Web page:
[vc_row css_animation="" row_type="row" use_row_as_full_screen_section="no" type="full_width" angled_section="no" text_align="left" background_image_as_pattern="without_pattern" z_index=""][vc_column][vc_column_text]The attitude towards complex mental health in the UK has shifted radically in the past few decades. Asylums are no longer countenanced as an appropriate way to treat people with schizophrenia, or bipolar disorder, for example. And mental health, no longer stigmatised to the same degree, is now widely discussed in the media, and in parliament. Most important though, is the acceptance that mental illness is no longer a life sentence. Since the 1990s, recovery from mental illness has been central to mental health provision in the UK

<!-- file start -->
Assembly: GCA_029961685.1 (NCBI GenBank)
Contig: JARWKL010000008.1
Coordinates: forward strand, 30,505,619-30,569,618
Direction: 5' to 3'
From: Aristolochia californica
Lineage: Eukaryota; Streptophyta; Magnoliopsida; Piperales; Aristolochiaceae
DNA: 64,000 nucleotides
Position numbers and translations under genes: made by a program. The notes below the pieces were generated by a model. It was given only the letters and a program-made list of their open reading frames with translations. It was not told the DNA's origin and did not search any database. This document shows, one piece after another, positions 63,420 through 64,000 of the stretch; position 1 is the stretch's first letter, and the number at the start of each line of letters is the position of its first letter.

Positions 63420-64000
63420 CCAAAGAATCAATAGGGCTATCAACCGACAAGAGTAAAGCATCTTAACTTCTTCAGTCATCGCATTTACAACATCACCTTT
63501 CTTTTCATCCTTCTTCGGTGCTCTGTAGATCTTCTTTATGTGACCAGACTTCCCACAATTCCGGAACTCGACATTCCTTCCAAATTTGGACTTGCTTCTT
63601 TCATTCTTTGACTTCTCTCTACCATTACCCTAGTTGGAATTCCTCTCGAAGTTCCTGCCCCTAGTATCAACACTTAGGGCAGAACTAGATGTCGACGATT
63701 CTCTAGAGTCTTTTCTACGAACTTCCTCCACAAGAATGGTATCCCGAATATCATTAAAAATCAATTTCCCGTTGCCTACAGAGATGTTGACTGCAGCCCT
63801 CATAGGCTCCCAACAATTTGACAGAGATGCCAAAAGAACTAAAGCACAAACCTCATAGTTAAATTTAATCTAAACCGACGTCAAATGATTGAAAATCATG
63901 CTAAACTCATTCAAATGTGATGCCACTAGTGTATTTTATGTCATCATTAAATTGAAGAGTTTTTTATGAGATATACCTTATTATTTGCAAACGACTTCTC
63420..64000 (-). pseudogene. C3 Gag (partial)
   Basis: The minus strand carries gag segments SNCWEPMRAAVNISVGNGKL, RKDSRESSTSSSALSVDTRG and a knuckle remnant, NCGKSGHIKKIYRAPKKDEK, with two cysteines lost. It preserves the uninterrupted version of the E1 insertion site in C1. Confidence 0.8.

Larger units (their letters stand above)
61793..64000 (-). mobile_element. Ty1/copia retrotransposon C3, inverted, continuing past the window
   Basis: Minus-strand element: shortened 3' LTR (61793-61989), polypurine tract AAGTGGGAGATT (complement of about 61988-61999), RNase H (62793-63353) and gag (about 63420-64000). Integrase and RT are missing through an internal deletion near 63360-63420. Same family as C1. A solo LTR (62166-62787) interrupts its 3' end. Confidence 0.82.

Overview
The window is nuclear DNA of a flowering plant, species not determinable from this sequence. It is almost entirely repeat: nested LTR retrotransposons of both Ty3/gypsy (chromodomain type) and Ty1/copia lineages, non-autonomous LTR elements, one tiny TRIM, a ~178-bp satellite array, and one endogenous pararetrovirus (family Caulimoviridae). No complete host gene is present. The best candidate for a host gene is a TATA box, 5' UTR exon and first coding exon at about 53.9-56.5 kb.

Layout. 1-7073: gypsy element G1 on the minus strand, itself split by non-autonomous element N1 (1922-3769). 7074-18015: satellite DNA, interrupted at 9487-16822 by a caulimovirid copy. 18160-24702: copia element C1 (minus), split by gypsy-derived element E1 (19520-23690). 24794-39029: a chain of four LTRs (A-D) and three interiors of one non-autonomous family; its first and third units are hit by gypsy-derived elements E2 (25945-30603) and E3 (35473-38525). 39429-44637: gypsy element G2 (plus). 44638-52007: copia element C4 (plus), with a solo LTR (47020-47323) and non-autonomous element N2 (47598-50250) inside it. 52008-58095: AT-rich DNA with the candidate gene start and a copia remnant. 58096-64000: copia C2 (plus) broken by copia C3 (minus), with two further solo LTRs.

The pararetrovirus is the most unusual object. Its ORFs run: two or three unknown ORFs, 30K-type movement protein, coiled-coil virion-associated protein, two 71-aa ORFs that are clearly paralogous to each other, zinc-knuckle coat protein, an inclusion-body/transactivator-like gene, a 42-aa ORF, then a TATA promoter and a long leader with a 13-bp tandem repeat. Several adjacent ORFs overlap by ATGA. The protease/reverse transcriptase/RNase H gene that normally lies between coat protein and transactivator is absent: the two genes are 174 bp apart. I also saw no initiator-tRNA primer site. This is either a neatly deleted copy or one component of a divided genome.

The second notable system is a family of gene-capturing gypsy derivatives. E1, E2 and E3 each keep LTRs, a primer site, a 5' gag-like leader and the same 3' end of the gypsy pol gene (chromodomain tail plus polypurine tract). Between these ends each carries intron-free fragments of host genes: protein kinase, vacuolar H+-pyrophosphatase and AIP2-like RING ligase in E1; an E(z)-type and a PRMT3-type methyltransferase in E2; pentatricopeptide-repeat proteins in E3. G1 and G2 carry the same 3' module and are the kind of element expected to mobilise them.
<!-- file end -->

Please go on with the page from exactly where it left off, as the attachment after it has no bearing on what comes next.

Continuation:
“A recovery-based mental health service promotes re-engagement in work and social activity as part of building a satisfying life beyond illness. True social integration through involvement in the ordinary social structures of life – employment, social networks, community activities – are just as important, if not more important, for people with serious mental health problems as they are for the general public.”
- Rob Macpherson, Geoff Shepherd and Praveen Thyarappa